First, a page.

Sunday, February 6, 2011

Gardening for pollinators: Win-Win-Win

If you already have a kitchen garden, you diversify your crops and attract more pollinators.  You may already have some of these plants in your garden, but may want to encourage and expand plantings.  Bringing in more pollinators will help boost your production in the rest of your garden.

Squash, gourds and pumpkins.  These productive plants already give more than enough surplus that neighbors and co-workers start hiding from you when they are in season.  There are limits to how much summer squash one can deal with.  My best advice is pick early and pick often, even the squash blossoms which are edible.  Hard shell squash keep very well, for months even, so a large harvest may not be so difficult to deal with.
Sunflowers are large color spots.  Even if you don't want to deal with harvesting the seeds you can save them as birdseed during the summer.  Make sure they are planted with their size in mind, they grow quite tall.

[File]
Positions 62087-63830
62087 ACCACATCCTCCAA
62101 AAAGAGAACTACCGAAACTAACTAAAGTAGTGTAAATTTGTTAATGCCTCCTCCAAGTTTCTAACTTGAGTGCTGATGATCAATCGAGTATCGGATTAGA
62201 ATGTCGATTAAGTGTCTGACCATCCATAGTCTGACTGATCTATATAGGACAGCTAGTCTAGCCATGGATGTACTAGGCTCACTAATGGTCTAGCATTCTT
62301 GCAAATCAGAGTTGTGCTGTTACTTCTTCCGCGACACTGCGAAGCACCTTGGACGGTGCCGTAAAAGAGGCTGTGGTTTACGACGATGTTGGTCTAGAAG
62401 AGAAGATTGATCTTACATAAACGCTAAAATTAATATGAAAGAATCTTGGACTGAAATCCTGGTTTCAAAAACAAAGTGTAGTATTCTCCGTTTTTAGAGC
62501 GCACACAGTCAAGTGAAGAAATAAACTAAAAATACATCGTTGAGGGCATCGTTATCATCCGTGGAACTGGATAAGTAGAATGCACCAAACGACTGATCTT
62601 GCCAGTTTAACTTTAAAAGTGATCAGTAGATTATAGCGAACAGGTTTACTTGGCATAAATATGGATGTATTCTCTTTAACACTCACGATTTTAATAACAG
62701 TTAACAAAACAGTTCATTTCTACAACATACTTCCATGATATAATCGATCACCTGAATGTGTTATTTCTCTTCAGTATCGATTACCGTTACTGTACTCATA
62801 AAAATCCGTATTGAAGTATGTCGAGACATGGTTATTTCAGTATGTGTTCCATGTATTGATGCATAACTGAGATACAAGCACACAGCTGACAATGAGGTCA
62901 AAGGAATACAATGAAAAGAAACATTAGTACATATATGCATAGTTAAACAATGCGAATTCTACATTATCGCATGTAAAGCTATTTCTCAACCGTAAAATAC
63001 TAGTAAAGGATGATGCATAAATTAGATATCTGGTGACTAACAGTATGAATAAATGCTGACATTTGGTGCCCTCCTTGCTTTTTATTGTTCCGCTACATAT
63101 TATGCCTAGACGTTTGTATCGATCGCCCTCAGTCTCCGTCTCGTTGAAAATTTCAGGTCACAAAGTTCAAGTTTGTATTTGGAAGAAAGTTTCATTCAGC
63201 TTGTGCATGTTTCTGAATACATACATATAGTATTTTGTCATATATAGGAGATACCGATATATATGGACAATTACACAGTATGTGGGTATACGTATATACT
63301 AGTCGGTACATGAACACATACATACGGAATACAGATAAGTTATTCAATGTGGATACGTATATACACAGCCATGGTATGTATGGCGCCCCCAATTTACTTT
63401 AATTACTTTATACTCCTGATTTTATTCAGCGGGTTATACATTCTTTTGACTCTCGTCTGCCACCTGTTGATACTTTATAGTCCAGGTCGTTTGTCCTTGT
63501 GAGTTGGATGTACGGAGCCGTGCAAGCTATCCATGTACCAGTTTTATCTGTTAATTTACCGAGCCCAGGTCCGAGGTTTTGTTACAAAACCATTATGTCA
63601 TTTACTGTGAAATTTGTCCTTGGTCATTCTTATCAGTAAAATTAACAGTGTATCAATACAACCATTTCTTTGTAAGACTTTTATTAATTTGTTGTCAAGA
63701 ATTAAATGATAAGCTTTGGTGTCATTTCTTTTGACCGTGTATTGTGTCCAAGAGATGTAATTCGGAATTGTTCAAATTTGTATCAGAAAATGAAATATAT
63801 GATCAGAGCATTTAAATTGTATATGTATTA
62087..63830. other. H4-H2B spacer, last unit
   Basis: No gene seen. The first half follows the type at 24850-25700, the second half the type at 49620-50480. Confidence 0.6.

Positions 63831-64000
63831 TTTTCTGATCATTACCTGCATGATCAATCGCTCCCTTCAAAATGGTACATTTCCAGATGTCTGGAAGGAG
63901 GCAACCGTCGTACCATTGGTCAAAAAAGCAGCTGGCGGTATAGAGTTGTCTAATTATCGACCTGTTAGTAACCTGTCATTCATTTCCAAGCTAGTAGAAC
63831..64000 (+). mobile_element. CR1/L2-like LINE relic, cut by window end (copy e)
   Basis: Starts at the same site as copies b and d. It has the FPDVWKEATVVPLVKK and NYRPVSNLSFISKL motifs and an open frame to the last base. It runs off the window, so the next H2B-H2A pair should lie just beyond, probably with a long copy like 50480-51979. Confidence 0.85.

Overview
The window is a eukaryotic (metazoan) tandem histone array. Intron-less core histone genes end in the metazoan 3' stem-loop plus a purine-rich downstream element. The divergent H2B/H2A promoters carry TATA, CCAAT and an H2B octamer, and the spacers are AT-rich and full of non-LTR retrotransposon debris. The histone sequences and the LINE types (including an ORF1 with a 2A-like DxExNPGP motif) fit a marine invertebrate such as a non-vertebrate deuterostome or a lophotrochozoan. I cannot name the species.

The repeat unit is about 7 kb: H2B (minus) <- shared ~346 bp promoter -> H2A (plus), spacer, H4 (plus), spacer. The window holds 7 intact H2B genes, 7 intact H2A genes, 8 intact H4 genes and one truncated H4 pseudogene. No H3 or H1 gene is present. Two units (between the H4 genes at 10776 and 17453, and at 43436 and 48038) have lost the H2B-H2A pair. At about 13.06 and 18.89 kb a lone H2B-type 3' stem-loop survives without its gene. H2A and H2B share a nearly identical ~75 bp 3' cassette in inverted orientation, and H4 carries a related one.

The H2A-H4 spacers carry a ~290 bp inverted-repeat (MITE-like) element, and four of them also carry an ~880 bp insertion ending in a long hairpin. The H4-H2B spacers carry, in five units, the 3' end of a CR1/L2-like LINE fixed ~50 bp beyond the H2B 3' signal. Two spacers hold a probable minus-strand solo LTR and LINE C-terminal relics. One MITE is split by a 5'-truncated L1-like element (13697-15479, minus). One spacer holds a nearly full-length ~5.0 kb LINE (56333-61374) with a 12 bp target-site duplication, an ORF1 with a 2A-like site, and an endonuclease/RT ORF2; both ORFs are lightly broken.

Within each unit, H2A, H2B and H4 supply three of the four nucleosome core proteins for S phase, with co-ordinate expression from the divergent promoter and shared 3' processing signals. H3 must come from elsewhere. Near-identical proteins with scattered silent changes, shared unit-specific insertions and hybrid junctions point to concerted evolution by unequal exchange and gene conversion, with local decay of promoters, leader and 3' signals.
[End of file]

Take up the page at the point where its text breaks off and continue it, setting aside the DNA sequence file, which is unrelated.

Mint.  Be careful with this one, mint has a way of taking over and just a few pieces of root can quickly spread over the garden if you till under each year.  Mint can be dried, makes a refreshing tea and an attractive garnish.  Mint can also deter some pests in the garden the oils act as a repellent.
Blueberries, cranberries and huckleberries.  This is a good one all around, as long as you give it the acidic soil that they need.  There are many varieties to choose from and they all freeze well and without processing. 
Some others to consider: Dill, fennel, carrot, mustard, artichoke, strawberry, lavender, apple, oregano, rosemary, raspberry, and blackberry.

The full list can be found here.

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